Britain's formal notification of its exit from the EU on 29
March, days after the EU celebrated its 60th anniversary, marks a
historic turning point in tough negotiations with EU 27 Member
States during the two-year countdown to UK's final separation.
The wider implications of UK's exit shall unfold during the
next months in negotiations led by EU Chief negotiator Michel
Barnier and constructive talks that commenced last week between EU
Council President Donald Tusk and Prime Minister Theresa May to
pave the way for UK's final withdrawal and a new relationship
between the EU and the UK.
One of the grave anticipated losses resulting from UK's exit
include its exclusion from the single market, namely its exclusion
from the free movement of goods, services and workers within the
EU. This will also impact insurance businesses in the UK which will
lose their right of direct access to the single
However, several UK insurance businesses are studying
alternative scenarios involving migrating their European business
to other member states, with Malta being one of the preferred
The accessibility of the Maltese jurisdiction and institutions,
a stable political framework, excellent communication, a
well-educated English-speaking workforce and a Mediterranean
climate are some of the many attributes Malta has been hailed for
by all insurance business partners which relocated their operations
to this jurisdiction. Malta's appeal as an insurance
jurisdiction is further supported through its experience as a seat
of various international (re)insurance undertakings, the continued
enjoyment of all the benefits of EU membership including
passporting facilities to all other EU/EEA jurisdictions and
infrastructure for re-domiciliation and cross border mergers, the
extensive measures for the transfer of insurance business through
portfolio transfers and the availability of a multitude of
Internationally renowned highly-qualified and highly-experienced
service providers readily available at a fraction of the cost
traditionally experienced in the busier financial services centres
Another factor which has made Malta a popular destination for
(re)insurance undertakings is the avant garde structures
available under Maltese legislation which allows (re)insurance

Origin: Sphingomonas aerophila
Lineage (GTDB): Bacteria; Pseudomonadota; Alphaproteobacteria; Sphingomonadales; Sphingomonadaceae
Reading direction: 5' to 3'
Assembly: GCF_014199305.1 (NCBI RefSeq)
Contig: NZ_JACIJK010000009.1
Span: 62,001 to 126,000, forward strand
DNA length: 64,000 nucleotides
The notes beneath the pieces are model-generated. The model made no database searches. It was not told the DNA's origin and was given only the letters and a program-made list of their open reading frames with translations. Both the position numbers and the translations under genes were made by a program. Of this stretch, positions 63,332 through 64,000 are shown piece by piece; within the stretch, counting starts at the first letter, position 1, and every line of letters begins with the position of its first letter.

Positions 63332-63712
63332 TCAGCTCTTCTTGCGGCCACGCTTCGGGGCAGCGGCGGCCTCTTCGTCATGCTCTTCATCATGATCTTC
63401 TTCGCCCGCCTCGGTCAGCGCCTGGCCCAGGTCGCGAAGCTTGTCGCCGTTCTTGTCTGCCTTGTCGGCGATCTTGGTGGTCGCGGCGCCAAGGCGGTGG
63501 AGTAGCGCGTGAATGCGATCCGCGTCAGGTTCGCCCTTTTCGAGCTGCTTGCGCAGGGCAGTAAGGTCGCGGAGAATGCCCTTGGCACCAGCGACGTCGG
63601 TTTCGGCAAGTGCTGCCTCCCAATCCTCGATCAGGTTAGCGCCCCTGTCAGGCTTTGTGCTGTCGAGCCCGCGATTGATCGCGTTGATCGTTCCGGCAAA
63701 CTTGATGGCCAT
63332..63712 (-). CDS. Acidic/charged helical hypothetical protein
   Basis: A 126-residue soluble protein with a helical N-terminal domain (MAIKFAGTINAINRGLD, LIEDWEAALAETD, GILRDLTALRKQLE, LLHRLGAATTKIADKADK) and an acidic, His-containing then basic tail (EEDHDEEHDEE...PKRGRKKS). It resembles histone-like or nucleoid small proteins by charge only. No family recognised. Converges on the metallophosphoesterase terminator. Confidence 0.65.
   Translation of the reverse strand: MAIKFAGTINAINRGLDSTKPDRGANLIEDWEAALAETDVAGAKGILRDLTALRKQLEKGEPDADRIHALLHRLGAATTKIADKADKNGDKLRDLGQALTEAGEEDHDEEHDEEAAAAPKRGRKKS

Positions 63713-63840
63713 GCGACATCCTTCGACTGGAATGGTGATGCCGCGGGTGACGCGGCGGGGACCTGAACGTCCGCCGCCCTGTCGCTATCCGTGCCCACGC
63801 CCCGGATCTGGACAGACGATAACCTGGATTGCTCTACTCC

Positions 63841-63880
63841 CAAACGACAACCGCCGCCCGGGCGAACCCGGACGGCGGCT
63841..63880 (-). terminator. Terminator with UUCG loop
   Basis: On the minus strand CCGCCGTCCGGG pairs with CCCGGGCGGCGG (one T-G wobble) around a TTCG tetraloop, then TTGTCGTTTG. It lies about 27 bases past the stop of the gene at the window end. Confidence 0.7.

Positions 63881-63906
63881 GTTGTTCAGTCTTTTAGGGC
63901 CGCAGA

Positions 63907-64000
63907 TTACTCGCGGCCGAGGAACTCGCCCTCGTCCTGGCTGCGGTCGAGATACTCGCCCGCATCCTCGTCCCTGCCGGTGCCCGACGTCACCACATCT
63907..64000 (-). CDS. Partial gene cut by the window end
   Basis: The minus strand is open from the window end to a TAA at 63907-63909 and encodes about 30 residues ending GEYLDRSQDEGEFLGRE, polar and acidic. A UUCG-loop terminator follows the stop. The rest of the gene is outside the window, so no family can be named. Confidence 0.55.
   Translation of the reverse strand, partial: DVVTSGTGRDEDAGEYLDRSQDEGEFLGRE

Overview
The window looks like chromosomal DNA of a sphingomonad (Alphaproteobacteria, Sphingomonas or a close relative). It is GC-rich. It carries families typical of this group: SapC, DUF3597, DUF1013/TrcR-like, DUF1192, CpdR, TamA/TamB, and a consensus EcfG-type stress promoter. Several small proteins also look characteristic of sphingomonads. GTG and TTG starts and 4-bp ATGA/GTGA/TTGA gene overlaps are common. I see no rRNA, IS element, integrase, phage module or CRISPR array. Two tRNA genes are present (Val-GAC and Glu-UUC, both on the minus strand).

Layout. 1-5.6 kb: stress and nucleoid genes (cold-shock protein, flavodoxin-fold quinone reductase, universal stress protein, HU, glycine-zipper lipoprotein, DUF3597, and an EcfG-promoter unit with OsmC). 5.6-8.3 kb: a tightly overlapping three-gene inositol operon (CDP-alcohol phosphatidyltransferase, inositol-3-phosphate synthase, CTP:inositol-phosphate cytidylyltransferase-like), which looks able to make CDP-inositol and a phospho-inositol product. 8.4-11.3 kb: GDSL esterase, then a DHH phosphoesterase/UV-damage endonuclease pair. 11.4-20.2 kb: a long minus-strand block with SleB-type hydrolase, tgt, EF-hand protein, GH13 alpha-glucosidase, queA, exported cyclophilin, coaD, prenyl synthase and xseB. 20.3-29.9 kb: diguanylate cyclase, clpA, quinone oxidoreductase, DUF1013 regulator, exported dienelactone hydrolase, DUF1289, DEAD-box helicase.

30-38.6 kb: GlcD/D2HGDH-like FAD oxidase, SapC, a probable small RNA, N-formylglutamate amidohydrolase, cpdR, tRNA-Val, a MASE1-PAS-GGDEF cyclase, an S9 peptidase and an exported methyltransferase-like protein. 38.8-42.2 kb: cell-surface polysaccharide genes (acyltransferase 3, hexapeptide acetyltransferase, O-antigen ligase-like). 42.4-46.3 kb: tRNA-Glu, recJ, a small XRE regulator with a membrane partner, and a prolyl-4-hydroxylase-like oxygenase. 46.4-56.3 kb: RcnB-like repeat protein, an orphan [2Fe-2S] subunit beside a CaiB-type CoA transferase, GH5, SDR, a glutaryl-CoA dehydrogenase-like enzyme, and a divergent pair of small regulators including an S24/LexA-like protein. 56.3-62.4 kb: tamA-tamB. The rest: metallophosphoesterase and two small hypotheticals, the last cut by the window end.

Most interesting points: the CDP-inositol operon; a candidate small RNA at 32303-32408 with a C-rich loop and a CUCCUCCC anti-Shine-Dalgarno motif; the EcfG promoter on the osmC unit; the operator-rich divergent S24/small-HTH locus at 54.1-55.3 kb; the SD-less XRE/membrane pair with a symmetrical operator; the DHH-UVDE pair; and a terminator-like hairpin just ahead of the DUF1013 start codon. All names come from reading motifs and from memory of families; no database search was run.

undertakings to be created as Protected Cell Companies (PCCs). A
PCC is a regular trading company which can create one or more cells
for the purpose of segregating and protecting the cellular assets
from each other and from the assets of the company. This enables
promoters to come together within the PCC framework and to share
overhead costs whilst being protected from each other's
liabilities. Alternatively, a single promoter can write separate
lines of business from separate cells, thus segregating each line
Brexit has as of late highlighted the many advantages to be
gained through the EU that the loss of membership will be leaving
the UK lacking. Today, the EU 27 are committed to work together to
reinforce the continued importance of maintaining the EU intact for
the collective benefit of all jurisdictions, citizens and
commercial undertakings which form part of it.
As one of the leaders in the insurance legal sphere, with a
dedicated team of insurance and reinsurance lawyers and experts, we
at GANADO Advocates can work with you and provide you with the
necessary support in the coming months in creating contingency
plans, with Malta as an ideal destination for your commercial
1. Also, the United Kingdom leaving the Union will impact
EU businesses trading with and operating in the United Kingdom and
UK businesses trading with and operating in the Union. Similarly,
it may affect those who have entered into contracts and business
arrangements or take part in EU-funded programmes based on the
assumption of continued British EU membership. Nations should seek
to prevent a legal vacuum once the Treaties cease to apply to the
United Kingdom and, to the extent possible, address
The content of this article is intended to provide a general
guide to the subject matter. Specialist advice should be sought
about your specific circumstances.
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This Q&A gives an overview of key recent developments affecting doing business in Turks and Caicos Islands as well as an introduction to the legal system; foreign investment, including restrictions, currency regulations and incentives; and business vehicles and their relevant restrictions and liabilities.
On January 16 2016 the European Union implemented the Joint Comprehensive Plan of Action, which scaled back sanctions on Iran and marked the country's return to international capital (and other) markets.
The Turks and Caicos Islands ("TCI") are a British Overseas Territory. The territory's legal system is based on English common law supplemented by local statutes.
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